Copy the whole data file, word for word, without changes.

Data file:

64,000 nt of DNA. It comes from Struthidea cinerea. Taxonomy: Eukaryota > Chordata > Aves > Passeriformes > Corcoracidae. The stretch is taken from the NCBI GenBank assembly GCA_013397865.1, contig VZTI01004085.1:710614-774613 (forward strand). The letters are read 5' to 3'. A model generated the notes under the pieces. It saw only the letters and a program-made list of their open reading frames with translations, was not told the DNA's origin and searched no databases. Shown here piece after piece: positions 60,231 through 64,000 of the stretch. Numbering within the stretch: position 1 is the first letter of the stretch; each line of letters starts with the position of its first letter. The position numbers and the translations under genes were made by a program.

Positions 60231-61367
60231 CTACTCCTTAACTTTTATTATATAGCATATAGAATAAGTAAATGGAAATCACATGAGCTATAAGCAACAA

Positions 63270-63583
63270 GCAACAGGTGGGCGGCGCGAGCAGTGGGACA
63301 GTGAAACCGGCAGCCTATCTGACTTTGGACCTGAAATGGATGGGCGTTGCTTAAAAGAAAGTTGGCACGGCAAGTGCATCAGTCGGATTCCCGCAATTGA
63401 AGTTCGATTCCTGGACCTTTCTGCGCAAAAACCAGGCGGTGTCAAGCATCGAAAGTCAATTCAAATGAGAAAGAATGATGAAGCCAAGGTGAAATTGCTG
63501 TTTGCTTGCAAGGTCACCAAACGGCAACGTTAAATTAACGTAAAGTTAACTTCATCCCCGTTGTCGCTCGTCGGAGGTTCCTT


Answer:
64,000 nt of DNA. It comes from Struthidea cinerea. Taxonomy: Eukaryota > Chordata > Aves > Passeriformes > Corcoracidae. The stretch is taken from the NCBI GenBank assembly GCA_013397865.1, contig VZTI01004085.1:710614-774613 (forward strand). The letters are read 5' to 3'. A model generated the notes under the pieces. It saw only the letters and a program-made list of their open reading frames with translations, was not told the DNA's origin and searched no databases. Shown here piece after piece: positions 60,231 through 64,000 of the stretch. Numbering within the stretch: position 1 is the first letter of the stretch; each line of letters starts with the position of its first letter. The position numbers and the translations under genes were made by a program.

Positions 60231-61367
60231 CTACTCCTTAACTTTTATTATATAGCATATAGAATAAGTAAATGGAAATCACATGAGCTATAAGCAACAA

Positions 63270-63583
63270 GCAACAGGTGGGCGGCGCGAGCAGTGGGACA
63301 GTGAAACCGGCAGCCTATCTGACTTTGGACCTGAAATGGATGGGCGTTGCTTAAAAGAAAGTTGGCACGGCAAGTGCATCAGTCGGATTCCCGCAATTGA
63401 AGTTCGATTCCTGGACCTTTCTGCGCAAAAACCAGGCGGTGTCAAGCATCGAAAGTCAATTCAAATGAGAAAGAATGATGAAGCCAAGGTGAAATTGCTG
63501 TTTGCTTGCAAGGTCACCAAACGGCAACGTTAAATTAACGTAAAGTTAACTTCATCCCCGTTGTCGCTCGTCGGAGGTTCCTT